LORAIN — A police officer who was placed on administrative leave for allegedly having a relationship with a woman while on duty is facing a new problem — he’s one of five landlords who have been charged with failing to comply with the city’s rental inspection law.
The officer, Stanley Marrero, and four other rental property owners face fines of up to $1,000 plus six months in jail for each rental if convicted, city Law Director Mark Provenza said.
According to a report filed by the Building Department, inspectors talked with Marrero about inspecting his two rentals, but he failed to follow through on a promise to schedule the inspections.
The five will be arraigned at 5 p.m. Aug. 29 in Lorain Municipal Court.
The five landlords own a total of 15 rental properties, a small percentage of the more than 10,000 rental properties in Lorain, most of which Provenza believes are not legally qualified to have tenants.
But they are the first to face criminal charges under the law, which was adopted by the city in 1997. The law requires landlords to have the exterior and interior of a home inspected before a rental certificate will be issued.
A July 3 fire at a West 22nd Street rental home triggered the renewed focus on rental property enforcement when fire crews discovered no working smoke detectors in the home. The fire left a single mother and her five children homeless.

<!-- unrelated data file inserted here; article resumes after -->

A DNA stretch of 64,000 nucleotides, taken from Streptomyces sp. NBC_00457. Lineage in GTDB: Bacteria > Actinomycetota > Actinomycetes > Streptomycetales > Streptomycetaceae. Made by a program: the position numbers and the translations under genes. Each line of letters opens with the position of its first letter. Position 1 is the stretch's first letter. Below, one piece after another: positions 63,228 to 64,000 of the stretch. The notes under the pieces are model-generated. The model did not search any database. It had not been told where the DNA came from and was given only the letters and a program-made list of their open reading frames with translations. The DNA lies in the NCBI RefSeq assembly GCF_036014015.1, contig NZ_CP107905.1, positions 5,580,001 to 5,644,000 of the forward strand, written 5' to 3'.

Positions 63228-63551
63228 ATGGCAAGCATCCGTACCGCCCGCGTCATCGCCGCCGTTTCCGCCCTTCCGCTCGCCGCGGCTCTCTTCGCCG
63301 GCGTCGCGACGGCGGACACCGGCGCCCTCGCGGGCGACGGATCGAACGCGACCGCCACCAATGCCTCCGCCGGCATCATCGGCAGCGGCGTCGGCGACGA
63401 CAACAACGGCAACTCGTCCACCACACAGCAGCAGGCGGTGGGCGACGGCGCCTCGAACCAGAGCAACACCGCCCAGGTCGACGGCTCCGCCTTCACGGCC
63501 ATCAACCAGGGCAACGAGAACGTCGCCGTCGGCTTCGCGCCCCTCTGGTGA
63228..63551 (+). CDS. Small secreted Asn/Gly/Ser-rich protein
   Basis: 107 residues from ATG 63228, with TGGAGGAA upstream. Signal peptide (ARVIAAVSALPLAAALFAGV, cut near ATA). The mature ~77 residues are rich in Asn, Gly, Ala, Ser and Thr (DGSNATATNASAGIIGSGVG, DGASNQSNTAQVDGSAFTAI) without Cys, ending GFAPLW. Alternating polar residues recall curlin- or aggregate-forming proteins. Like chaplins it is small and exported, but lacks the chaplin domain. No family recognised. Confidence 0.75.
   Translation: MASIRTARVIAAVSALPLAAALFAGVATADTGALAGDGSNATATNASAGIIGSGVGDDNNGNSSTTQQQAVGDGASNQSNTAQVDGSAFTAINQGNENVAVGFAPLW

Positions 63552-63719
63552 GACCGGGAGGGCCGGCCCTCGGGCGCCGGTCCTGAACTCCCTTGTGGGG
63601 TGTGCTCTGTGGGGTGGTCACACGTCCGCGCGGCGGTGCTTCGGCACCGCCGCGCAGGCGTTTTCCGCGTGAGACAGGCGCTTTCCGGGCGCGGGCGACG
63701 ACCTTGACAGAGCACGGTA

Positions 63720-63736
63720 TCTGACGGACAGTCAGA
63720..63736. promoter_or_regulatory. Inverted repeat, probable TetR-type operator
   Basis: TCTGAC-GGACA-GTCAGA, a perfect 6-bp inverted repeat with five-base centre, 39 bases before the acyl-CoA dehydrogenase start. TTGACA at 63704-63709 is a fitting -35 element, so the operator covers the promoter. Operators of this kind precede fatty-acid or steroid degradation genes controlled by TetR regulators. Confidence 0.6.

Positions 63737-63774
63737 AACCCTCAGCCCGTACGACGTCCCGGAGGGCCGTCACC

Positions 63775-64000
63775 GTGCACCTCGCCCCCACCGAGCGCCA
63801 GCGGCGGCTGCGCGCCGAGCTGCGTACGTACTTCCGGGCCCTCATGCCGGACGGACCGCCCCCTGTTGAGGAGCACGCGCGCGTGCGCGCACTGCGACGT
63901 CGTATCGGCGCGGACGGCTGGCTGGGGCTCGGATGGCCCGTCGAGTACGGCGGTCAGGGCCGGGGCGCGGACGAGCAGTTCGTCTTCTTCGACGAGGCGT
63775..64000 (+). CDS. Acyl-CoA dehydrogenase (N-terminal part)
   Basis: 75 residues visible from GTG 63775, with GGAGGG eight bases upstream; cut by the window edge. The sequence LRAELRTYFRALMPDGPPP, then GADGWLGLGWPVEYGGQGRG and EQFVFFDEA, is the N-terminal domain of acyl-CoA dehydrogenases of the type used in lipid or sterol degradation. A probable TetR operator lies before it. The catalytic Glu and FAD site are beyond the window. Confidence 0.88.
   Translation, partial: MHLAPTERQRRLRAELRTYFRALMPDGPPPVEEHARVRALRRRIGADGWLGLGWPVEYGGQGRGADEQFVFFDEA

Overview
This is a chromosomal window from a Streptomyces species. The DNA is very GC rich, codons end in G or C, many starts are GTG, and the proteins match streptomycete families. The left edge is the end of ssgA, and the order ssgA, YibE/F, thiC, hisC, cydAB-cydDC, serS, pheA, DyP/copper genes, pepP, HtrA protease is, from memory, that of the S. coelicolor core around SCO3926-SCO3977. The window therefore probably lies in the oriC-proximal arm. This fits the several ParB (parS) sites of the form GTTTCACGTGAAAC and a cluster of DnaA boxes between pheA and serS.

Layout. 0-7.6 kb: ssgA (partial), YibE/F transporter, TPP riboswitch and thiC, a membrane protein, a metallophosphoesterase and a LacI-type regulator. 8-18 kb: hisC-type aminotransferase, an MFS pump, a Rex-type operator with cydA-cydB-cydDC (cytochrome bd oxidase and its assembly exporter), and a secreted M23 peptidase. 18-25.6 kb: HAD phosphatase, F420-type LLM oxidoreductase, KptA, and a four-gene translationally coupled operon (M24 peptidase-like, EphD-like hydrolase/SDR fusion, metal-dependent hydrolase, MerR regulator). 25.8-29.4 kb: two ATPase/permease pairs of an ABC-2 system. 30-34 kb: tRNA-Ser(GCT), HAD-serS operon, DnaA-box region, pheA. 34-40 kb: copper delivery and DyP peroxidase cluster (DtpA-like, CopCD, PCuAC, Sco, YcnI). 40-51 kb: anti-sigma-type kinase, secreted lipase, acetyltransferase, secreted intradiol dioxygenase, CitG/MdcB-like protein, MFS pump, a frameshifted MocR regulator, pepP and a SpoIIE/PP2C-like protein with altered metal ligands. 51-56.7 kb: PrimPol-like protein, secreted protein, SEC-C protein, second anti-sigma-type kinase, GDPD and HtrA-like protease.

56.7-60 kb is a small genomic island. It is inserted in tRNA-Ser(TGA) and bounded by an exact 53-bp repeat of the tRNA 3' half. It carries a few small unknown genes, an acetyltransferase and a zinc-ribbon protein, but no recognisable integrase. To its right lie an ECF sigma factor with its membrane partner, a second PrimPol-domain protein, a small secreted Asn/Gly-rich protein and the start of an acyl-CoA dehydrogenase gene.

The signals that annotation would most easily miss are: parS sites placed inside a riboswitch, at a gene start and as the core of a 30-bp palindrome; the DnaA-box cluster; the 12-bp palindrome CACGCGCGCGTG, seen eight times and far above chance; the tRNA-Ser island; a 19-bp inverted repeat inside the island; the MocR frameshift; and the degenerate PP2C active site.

The owner, Albert Elias of North Olmsted, also owns three other properties in Lorain, none of which has been inspected or certified to house tenants. He was one of the landlords cited.
“I hope the judge throws the book at him,” said William Desvari, chief building official. “I don’t know why people run from us on this issue.”
Desvari has come under sharp criticism from city officials, who said he has been running an ineffective department and not following up on warnings sent to landlords.
All landlords were notified that they needed to pay $50 for an inspection or the case would be forwarded to the courts, but there was no follow-through until now.
Desvari says he came into an ineffective building department in 2003, and he has improved it in strides.
“I’ve got more inspections done in the last four years than anyone before me,” Desvari said. “It’s easy for them to beat me up. The rules were set in motion in 1997. I came in 2003. Ask Jack Murphy (previous building official) why he didn’t do inspections.”
According to building department records, Marrero is being charged in connection with two properties he owns. One has holes in the ceiling, no running water and a broken door, according to city records.
The other landlords to be charged are:
- Sharon Crowe, of Sheffield Lake, who owns one rental property on the 3600 block of Seneca Avenue.
- Kenneth Roberts, of Amherst, who owns seven rental properties in Lorain.
- Linda Brecheler, of Lorain, who owns one property.
“Some of these people own properties where people are living in squalor,” Desvari said. “You should see some of these places. It makes you want to cry for people. Human beings should know better. It’s not just one person’s fault, the system has failed itself.”
Contact Ben Norris at 329-7119 or firstname.lastname@example.org.